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Treatment process

To ensure a safe water supply, water is treated and/or disinfected before it is supplied to customers.

Greater Western Water’s water treatment processes are determined by a range of factors including:

  • the catchment area
  • the chemistry and biology of the water
  • mandatory requirements, such as disinfection and fluoridation.

Drinking water sourced from unprotected catchments (all local water storages) requires filtration and disinfection due to the surrounding agricultural and urban activity. Water sourced from Melbourne is from protected catchments so only requires disinfection.

How we treat water


Disinfection is important in order to destroy potentially harmful micro-organisms in the water supply to maintain public health. This process kills any bacteria or viruses in the water and provides a residual effect to protect the water from recontamination as it travels through the distribution system. Chlorine or chloramines are used to disinfect the water supply.


Chlorination is the addition of chlorine as a gas or a hypochlorite solution to the water supply to destroy micro-organisms. The water supply in smaller towns responds most effectively to chlorine because the pipe network is smaller.


Chloramination is the addition of ammonia to chlorine, which forms chloramines. Chloramines are less reactive than chlorine alone which enables them to travel further into the distribution system and safely maintain disinfection of the water supply. Chloramines are also less likely to generate taste and odour issues, compared to chlorine alone.

pH correction

Acidity is corrected to provide a neutral pH by adding small quantities of lime or soda ash to the water. This ensures the water does not corrode our water mains and also maintains disinfection throughout the system.

How water is treated in your system

In the area previously serviced by Western Water, Greater Western Water filters water to remove naturally occurring particles, and adds measured doses of chemicals to provide you with safe and healthy drinking water.

Different supply systems have different treatment requirements. The type of treatment provided to our various supply sources are described below. More information can be found in our Water Quality Report.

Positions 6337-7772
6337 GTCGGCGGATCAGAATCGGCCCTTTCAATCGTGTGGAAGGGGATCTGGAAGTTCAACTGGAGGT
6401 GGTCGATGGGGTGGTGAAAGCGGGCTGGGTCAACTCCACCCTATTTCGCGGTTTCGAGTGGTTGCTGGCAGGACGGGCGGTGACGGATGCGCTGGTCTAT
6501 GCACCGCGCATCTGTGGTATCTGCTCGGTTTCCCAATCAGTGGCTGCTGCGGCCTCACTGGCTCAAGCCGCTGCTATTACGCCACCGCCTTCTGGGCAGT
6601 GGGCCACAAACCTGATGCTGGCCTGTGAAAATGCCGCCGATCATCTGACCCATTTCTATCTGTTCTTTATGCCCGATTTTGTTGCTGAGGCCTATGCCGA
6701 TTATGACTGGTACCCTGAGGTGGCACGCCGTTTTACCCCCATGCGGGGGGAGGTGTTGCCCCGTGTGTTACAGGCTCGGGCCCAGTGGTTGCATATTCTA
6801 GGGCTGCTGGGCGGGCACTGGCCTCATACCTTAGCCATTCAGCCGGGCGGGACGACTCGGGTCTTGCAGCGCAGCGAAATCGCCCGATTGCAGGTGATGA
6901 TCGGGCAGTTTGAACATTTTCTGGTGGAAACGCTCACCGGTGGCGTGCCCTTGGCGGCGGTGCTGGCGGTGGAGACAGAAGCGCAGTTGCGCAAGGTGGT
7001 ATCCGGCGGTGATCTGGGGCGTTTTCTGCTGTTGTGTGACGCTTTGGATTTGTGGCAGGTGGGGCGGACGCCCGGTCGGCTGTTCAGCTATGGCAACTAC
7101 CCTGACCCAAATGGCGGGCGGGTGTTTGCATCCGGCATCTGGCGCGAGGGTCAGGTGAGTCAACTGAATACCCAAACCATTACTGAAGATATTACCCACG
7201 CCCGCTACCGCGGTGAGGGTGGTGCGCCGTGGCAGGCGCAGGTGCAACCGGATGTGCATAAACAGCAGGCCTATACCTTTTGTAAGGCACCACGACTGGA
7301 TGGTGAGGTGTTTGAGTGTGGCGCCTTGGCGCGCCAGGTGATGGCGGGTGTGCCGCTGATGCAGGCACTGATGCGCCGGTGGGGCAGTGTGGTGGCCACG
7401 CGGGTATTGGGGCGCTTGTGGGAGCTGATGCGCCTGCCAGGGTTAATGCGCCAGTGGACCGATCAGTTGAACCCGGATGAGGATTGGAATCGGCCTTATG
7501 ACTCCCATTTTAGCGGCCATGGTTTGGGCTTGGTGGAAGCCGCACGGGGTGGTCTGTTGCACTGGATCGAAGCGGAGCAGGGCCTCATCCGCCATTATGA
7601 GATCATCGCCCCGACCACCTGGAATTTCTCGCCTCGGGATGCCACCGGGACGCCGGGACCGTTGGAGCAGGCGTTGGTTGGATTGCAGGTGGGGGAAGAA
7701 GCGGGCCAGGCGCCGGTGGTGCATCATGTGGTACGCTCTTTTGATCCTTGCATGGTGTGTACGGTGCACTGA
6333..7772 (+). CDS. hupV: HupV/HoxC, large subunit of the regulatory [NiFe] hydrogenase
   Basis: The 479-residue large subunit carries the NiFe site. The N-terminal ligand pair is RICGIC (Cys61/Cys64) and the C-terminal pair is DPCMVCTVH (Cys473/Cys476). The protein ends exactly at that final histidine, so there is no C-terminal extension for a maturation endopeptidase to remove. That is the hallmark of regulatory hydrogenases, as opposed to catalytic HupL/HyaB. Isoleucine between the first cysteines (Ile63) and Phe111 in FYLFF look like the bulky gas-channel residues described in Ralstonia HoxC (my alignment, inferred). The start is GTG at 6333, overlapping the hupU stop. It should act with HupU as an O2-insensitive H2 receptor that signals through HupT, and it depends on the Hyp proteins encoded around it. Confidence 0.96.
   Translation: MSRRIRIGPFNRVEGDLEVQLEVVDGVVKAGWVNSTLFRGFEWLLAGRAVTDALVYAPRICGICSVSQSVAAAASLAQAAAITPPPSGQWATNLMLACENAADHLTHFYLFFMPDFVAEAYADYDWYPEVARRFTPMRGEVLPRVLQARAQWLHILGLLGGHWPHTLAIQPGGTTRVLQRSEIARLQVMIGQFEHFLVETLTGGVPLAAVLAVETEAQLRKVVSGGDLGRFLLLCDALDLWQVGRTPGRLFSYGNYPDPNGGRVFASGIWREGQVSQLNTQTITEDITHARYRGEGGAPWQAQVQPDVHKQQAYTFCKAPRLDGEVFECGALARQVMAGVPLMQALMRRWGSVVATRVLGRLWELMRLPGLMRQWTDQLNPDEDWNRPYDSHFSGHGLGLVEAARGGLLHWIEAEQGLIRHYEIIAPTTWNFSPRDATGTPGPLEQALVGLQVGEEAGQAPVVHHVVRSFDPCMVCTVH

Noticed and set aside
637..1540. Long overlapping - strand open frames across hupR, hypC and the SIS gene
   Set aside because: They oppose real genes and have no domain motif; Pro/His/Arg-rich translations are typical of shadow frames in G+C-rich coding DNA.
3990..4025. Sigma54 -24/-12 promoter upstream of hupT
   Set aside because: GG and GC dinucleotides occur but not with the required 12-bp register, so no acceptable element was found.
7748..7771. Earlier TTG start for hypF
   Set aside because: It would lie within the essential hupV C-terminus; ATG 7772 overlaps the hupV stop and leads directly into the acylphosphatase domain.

Water supply sourceTreatment process
Lake MerrimuSedimentation, pH correction, filtration, fluoridation and disinfection (chlorination)
Rosslynne ReservoirCoagulation, pH correction, dissolved air flotation, filtration, fluoridation and disinfection (chlorination)
Melbourne (Greenvale Reservoir, via Hillside Pump Station)Pre-fluoridation, pre-chlorination followed by additional secondary disinfection (chlorination)
Melbourne (Greenvale Reservoir, via Loemans Road Pump Station)Pre-Fluoridation, pre-chlorination followed by secondary disinfection (chlorination)
Campaspe Reservoir & Reservoir CCoagulation, pH correction, dissolved air flotation, filtration and disinfection (chlorination)
Kerrie ReservoirMicrofiltration, pH correction, and disinfection (chloramination)
Garden Hut ReservoirCoagulation, pH correction, dissolved air flotation, filtration, disinfection (chlorination)
Pykes Creek ReservoirCoagulation, pH correction, dissolved air flotation, filtration, and disinfection (chlorination)


In accordance with the requirements set by the Victorian Department of Health and Human Services, some water supplies have fluoride added for dental health benefits.

The table below highlights the towns within Greater Western Water’s region (in the area previously serviced by Western Water) which receive a fluoridated and non-fluoridated supply.

Fluoridated water suppliesNon-fluoridated water supplies
Diggers Rest
Mount Macedon
Riddells Creek
Bacchus Marsh
Melton South

*These towns only receive fluoridated water when supplied with water from outside their normal water source. For example, in times of drought water may come from Melbourne or be brought in from other sources. The long term levels of fluoride during these times are below what is expected from a normal fluoridated water supply.

For more information about fluoride, visit the Department of Health and Human Services website or call their hotline on 1300 761 874.